Kareem Abdul-Jabbar (born Ferdinand Lewis Alcindor, Jr., April 16, 1947) is a retired American professional basketball player. He is the NBA’s all-time leading scorer, with 38,387 points. During his career with the NBA’s Milwaukee Bucks and Los Angeles Lakers from 1969-1989, Abdul-Jabbar won 6 championships and a record 6 regular season MVP awards.
Abdul-Jabbar announced he had a rare, but treatable form of leukemia, chronic myeloid leukemia
When Kareem Abdul-Jabbar left the game in 1989 at age 42, no NBA player had ever scored more points, blocked more shots, won more Most Valuable Player Awards, played in more All-Star Games or logged more seasons.
When I got to the pro ranks, I understood what I wanted to try and do at both ends of the court. I was in shape and I tried to maintain that and a professional attitude throughout my career.
Secretary of State Hillary Clinton appointed Abdul-Jabbar a cultural ambassador on behalf of the department. In the role, he will travel the world and talk "with young people on the importance of education, social and racial tolerance, cultural understanding, and using sports as a means of empowerment,"
Abdul-Jabbar said: "I am highly offended by the total lack of acknowledgement of my contribution to Laker success. I guess being the lynchpin for five world championships is not considered significant enough in terms of being part of Laker history."
With Abdul-Jabbar and Johnson, the Lakers went 60-22 in the 1979-80 regular season. Abdul-Jabbar won a record sixth Most Valuable Player Award, averaging 24.8 points, 10.8 rebounds and 3.4 blocks per game.
Playing for UCLA from 1965 to 1969, Abdul-Jabbar became one of the country’s top college players. He helped his team to win three national championships from 1967 to 1969
It should stay intact for a while because players get paid so much these days, none of them stay around. I played until I was 42.
Many fans were outraged. Abdul-Jabbar, moody and aloof before, became virtually unapproachable after the adverse publicity. But it didn't bother his performance as he won his second straight MVP, averaging a league-high 34.8 points.
He was named Rookie of the Year in 1970. The next year he led his team to victory in the 1971 NBA championships. Also that year, he changed his name to Kareem Abdul-Jabbar, which means "noble, powerful servant," as a part of his conversion to the Islamic faith.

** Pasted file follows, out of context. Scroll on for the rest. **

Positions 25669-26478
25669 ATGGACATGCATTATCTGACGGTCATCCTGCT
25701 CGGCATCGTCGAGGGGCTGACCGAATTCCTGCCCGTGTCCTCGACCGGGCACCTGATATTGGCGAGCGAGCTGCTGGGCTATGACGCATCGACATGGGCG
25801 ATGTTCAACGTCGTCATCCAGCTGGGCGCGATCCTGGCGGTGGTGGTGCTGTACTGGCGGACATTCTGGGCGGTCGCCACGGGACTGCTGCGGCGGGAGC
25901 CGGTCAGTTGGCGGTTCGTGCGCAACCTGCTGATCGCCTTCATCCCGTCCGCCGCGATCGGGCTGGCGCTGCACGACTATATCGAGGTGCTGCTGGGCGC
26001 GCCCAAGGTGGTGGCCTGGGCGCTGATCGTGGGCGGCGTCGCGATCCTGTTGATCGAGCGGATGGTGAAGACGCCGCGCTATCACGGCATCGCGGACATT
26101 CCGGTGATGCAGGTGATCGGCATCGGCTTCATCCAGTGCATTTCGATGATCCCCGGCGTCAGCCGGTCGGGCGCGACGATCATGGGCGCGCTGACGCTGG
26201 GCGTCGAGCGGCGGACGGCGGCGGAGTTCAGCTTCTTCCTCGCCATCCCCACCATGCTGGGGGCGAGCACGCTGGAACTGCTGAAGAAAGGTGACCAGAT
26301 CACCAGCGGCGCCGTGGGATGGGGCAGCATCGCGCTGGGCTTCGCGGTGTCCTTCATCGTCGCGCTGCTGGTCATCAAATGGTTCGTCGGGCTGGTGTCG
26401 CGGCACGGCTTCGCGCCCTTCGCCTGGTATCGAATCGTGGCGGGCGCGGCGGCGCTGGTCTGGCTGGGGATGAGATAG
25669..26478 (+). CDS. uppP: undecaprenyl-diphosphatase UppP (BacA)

"If they say the numbers don't lie, then Kareem is the greatest ever to play the game," Thomas said. "And I'm a big proponent of that. … No disrespect to Jordan, but he won in the '90s. And if the '80s are the golden era, then the person who dominated the NBA in the '80s and the '70s was Kareem Abdul-Jabbar."
To date, he is the only athlete to be named the NCAA Tournament's Most Outstanding Player three times.
During his 20-year career, Abdul-Jabbar won a record six Most Valuable Player Awards. He's the NBA's all-time leading scorer with 38,387 points.
So I started shooting it... I played against the older kids all the time. And that was the only shot I could use that didn't get smashed back in my face. So I realized the value of it really early in life. And by the time I started high school, it was second nature to me... It was very difficult for people to guard me, because I was ambidextrous.
as early as fifth grade was developing the soaring "sky hook" that would become his signature shot on the basketball court.
An all-around player, Abdul-Jabbar brought grace, agility, and versatility to the center position, which had previously been characterized solely by power and size.